Bishop Guizar died on June 6, 1938. The Legion history says that “misunderstandings” arose. “Marcial had to leave the seminary.” [LC priest and biographer Fr. J. Alberto] Villasana reports that two months after the “holy death” of his uncle, “the vicar-general of the vacant see and the new provisional rector expel from the seminary ‘the Bishop’s spoiled nephew who is planning a foundation‘”–a religious order. The italics are Villasana’s; the quotation is clearly Maciel’s interpretation of what the two churchmen of his uncle’s diocese thought of him. The self-absorbed Maciel misses the implication of two church superiors, in a persecuted land, washing their hands of a seminarian from an influential family. “Spoiled” begs the larger question: what in his character made them recoil?
An even darker explanation may underlie the expulsion. The day before Bishop Guizar died, he had been heard shouting angrily at Maciel. He was giving his eighteen-year-old nephew a dressing down after two women had come to the bishop’s house to complain about Maciel, who was their neighbor. Father Orozco, who was among the original group of boys to found the Legion of Christ in 1941, said he heard the women had complained about the “noise” Maciel was making with children he had brought into his home to teach religion. He said that the seminary officials blamed Maciel for his uncle’s heart attack.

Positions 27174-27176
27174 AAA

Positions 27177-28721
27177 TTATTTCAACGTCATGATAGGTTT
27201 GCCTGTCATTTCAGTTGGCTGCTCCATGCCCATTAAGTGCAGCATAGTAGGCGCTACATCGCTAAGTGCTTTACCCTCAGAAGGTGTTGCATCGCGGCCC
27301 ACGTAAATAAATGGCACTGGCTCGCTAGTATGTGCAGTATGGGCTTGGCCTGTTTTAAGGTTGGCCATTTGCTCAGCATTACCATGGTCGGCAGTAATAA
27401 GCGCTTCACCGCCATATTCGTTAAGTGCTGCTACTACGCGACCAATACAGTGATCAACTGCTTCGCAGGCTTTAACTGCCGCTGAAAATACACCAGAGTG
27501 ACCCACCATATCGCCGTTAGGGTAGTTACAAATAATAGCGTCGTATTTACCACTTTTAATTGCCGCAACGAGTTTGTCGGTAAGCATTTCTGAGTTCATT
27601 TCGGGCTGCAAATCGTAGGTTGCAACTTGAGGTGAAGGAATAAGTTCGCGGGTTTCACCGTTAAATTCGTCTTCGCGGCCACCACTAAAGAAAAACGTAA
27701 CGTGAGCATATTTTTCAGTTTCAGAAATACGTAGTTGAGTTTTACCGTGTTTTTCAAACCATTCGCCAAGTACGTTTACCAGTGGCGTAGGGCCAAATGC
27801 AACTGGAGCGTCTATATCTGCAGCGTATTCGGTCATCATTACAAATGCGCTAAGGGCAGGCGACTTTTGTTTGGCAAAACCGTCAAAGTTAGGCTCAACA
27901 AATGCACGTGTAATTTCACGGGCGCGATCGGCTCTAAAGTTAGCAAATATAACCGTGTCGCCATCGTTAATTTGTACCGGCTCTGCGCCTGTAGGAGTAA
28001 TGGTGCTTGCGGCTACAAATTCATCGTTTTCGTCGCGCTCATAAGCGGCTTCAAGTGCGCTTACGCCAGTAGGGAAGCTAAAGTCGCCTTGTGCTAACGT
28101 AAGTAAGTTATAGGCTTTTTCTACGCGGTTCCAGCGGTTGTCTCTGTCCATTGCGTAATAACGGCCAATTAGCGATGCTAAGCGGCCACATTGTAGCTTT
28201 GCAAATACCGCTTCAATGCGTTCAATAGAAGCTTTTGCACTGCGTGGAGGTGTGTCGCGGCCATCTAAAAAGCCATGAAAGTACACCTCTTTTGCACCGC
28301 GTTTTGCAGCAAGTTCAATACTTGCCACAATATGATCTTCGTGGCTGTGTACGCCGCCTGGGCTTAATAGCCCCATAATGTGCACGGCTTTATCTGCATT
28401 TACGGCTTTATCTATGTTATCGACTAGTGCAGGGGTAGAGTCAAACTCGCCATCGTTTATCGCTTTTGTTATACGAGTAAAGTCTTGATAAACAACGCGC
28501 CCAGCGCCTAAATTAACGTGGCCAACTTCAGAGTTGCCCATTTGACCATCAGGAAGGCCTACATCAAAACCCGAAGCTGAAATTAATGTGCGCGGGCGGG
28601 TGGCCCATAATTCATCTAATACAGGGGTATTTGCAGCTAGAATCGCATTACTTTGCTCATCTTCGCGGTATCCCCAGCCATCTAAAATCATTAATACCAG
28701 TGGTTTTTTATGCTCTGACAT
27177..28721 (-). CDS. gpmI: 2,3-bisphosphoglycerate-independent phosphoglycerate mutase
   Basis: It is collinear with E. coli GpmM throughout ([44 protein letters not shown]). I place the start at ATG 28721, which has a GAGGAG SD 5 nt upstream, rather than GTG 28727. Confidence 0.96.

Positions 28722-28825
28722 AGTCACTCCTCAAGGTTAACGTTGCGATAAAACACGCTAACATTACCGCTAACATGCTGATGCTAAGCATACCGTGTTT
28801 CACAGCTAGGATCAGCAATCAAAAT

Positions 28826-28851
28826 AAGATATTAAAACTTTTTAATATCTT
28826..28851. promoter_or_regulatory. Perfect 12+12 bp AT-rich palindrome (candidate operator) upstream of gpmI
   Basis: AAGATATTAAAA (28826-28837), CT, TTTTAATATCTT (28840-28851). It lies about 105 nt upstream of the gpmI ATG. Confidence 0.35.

Berry and Renner are careful in their presentation of the alleged incident. They don’t accuse Maciel of molesting children or indirectly causing his uncle’s death. Rather they present the testimony of someone who was present, noting unusual circumstances, and leave us to draw our own conclusions. But given what we now know of Maciel’s double-life, along with what we know about St. Rafael as a holy bishop who sought always what was right in the eyes of God despite the persecution he would suffer, I think we can conclude fairly that this incident concerned more than a mere “misunderstanding”.